Gold is the New Green


So what does it mean that now, after all these years that it makes financial sense to consider things other than the bottom line? It is after all safe to say that big business is taking big steps to make even bigger profits by improving its environmental fitness.

To pick an easy target, let’s take a look at Wal-Mart. The once ignominious retailer, great smasher of small town character (or great vulture of struggling local economy, depending on your viewpoint) has been auditing its energy and waste streams for the past 6 or 7 years. As described by Lovins and Cohen in “The Way Out: Kick Starting Capitalism to Save Our Economic Ass,” they have also, and possibly more importantly, been holding their suppliers and vendors accountable for their own environmental responsibilities (p.29). And while these moves have positioned Wal-Mart into a new era of “sustainability,” it is still largely a response to market demand. Yes there is an expanding global awareness of our impacts on our environment, but is likely consumers’ seeking savings of their own that is driving the shift towards lower energy consumption. But big corporations and retailers like Wal-Mart continue to undermine small community values, creating only an illusion of success. Populations continue to grow and spread and what is left is still a society based on the model born of the automobile and raised on saving a buck.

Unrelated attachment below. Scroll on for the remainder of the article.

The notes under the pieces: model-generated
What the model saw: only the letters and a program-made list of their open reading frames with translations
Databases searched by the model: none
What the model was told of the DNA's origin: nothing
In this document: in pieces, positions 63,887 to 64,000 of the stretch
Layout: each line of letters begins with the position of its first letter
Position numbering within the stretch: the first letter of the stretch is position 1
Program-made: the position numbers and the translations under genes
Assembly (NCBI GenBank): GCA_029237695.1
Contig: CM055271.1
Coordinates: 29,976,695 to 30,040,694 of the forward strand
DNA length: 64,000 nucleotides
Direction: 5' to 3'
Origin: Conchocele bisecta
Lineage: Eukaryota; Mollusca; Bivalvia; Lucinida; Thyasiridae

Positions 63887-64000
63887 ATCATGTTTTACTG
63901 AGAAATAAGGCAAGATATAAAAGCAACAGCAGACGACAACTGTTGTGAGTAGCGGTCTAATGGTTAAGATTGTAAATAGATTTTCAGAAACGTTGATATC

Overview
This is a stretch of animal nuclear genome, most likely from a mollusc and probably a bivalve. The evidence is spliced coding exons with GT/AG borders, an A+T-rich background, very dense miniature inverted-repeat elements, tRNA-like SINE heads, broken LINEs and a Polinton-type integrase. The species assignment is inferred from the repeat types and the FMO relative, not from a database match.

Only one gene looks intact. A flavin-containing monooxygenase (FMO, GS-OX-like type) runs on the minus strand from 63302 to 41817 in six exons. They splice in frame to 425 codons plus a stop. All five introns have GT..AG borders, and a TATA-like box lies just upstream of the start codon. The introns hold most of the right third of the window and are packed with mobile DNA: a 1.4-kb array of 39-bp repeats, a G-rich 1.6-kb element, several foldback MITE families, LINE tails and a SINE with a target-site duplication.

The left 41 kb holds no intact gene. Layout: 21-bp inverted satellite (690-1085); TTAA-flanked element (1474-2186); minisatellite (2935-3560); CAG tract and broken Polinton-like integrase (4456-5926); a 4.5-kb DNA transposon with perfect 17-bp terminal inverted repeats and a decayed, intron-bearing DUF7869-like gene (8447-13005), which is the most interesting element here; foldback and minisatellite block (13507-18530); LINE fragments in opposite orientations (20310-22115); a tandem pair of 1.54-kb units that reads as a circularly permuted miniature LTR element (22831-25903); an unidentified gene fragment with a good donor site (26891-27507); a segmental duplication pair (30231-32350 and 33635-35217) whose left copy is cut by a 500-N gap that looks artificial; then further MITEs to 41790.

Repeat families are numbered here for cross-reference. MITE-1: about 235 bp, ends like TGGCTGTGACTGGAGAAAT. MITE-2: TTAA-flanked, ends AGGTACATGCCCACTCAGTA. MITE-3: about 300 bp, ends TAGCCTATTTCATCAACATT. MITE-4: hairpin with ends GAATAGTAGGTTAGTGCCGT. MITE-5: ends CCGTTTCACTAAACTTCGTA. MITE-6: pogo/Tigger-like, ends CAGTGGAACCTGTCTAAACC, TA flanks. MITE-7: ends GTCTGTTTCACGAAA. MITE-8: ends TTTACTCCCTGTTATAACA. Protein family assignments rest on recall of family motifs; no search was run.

So gold is the new green. That is to say large amounts of money can be made or saved by making environmentally responsible decisions. In fact, big time CEO’s are chomping at the bit to save the world. According to Peter Lacy and Rob Hayward of, in their article “Green is the New Gold” (confusing, I realize), big business is hungry for environmental stewardship. “The failure to establish a link between their sustainability initiatives and business value is the fastest-rising headache for CEOs—37 percent of those surveyed, to be precise, compared with 30 percent in 2010 and just 18 percent in 2007, the year of the first study.” If there is any sense of cynicism here it is because I am cynical. Green is not necessarily the new gold, but I surmise vice-versa. Either way, I am happy that the greater industry tide is shifting. It is in fact what has led us into many of the innumerable environmental wrongs of the past we are faced with righting today.


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